Money: Men v Women
More women know less about investing on average than men, posing a risk for their retirement, new research has suggested.
Women have on average described money as more stressful and themselves as less engaged with the world of finance in the fifth ANZ financial literacy report released on Wednesday.
Across all age groups, women ranked dealing with money as more stressful, and most (60 per cent) said they did not keep abreast of financial news at all, up from 54 per cent in 2011.
The findings pertaining to investing were a “real concern”, said a spokeswoman for consumer watchdog, the Australian Competition and Consumer Commission (ACCC).
“It’s a concern because you really do need to understand these issues, particularly around superannuation,” ACCC deputy chair Delia Rickard said.
“That’s a clear area where we have more women who are not knowledgeable and don’t get the basics and a clear area where work is needed.”
Women already retire with almost half as much superannuation as men, and one in three have no super at all, the Association of Superannuation Funds of Australia (ASFA) has previously estimated.
Coupled with this, females aged 28-59 reported less financial aspiration, and those who did so were less likely to set a retirement goal and invest in high-interest savings accounts, term deposits and property, the ANZ study found, potentially imperiling their retirement even more.
Gender norms play a part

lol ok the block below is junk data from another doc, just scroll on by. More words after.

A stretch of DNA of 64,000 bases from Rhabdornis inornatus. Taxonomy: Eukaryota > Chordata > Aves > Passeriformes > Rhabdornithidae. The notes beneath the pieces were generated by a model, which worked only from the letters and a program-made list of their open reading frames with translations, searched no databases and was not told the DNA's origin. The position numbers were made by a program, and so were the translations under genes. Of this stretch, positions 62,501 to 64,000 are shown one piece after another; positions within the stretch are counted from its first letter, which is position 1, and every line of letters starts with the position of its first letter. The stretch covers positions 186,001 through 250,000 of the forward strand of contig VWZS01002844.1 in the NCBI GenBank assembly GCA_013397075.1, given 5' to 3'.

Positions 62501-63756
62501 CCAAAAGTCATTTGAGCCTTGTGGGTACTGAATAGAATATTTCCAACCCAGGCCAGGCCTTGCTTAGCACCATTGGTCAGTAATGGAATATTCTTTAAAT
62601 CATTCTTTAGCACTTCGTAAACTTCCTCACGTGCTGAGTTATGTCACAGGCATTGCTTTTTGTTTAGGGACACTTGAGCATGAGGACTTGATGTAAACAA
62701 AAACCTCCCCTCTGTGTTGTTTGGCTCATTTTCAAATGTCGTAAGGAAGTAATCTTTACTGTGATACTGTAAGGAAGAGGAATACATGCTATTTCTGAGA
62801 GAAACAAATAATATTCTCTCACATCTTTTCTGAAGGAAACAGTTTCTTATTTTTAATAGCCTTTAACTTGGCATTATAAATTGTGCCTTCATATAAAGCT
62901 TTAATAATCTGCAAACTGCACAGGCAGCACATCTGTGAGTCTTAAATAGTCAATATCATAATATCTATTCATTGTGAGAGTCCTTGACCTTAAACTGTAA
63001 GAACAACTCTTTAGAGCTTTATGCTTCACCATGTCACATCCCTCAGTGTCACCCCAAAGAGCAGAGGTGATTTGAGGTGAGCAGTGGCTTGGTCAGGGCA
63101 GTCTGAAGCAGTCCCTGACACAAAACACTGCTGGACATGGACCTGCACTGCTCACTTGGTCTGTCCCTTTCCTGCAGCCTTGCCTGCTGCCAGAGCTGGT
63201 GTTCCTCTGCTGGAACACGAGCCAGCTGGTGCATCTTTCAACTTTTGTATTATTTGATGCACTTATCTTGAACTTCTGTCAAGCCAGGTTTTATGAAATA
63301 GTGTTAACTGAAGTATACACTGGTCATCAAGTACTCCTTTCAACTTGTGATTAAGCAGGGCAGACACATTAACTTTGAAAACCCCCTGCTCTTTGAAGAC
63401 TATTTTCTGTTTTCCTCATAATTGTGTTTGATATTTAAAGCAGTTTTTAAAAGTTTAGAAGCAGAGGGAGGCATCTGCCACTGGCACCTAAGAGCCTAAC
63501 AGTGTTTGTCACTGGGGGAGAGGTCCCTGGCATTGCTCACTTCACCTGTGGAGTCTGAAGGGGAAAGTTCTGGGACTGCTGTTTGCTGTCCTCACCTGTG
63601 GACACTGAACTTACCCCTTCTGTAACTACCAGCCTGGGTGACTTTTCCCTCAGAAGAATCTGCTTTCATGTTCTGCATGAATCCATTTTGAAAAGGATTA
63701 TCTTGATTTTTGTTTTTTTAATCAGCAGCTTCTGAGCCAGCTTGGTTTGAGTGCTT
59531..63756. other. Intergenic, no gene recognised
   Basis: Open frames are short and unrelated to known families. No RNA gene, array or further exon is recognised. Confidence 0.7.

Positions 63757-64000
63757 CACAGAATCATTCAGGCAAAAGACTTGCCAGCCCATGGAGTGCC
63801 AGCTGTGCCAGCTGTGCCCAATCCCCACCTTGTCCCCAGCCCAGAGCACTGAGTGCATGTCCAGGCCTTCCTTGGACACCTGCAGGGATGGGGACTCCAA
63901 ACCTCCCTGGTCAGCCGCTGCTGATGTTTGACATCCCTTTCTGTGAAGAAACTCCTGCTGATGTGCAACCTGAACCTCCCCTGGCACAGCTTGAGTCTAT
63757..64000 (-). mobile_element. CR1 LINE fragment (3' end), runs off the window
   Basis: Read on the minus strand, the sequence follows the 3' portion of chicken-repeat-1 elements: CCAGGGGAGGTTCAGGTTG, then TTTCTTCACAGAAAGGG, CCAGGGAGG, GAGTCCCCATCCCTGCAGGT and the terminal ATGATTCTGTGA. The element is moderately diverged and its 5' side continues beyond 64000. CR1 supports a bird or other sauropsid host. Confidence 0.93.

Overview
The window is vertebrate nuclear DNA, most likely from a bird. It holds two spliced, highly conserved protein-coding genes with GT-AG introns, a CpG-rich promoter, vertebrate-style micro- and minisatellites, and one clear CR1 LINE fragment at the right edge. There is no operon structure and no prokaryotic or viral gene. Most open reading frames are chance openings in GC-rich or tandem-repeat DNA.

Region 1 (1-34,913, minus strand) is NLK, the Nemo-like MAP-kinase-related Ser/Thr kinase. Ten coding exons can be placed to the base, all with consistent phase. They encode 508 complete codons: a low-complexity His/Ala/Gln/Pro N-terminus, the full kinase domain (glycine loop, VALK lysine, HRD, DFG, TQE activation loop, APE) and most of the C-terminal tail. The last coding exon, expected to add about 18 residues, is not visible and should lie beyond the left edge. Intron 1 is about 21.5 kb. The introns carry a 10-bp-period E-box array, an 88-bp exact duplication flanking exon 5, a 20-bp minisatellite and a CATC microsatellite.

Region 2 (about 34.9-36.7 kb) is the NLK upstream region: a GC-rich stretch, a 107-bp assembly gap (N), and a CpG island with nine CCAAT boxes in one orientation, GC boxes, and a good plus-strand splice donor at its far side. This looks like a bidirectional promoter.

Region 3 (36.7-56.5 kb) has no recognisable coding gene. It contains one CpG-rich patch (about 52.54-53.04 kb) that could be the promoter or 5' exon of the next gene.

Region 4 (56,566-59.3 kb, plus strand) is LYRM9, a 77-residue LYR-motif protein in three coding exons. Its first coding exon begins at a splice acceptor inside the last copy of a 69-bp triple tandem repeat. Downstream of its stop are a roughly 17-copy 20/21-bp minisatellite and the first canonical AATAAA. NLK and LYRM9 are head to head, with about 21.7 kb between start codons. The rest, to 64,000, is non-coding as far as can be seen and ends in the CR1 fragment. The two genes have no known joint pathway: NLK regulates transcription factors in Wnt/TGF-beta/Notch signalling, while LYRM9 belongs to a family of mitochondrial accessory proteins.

That said, the report in its entirety reflects more on the structure of society and its generalizations do not reflect on female intelligence or their interest in money, the deputy chair said.
“You’ll find in every category that you’ve got your university-educated women who have a reasonable amount of money and are employed who’ll be just as engaged, knowledgeable and confident as the blokes,” Ms Rickard said.
Social issues such as the gender pay gap may explain the findings, said a consumer advocate.
“I suspect a lot of the differences are driven by the social context,” said Consumer Action Law Centre CEO Gerard Brody.
“Things like the gender wage gap means women earn less money on average than men, which means they have less in superannuation balances, they have less money to even consider investing, impacting their levels of engagement with financial literacy and financial matters,” Mr Brody said.
When the report’s statistics were examined more closely, it was often the poorer and less educated groups who ranked themselves as having the lowest financial literacy, supporting these claims.
“We need to address the gender pay gap and policy frameworks to ensure women have sufficient money to have a decent retirement,” Mr Brody said.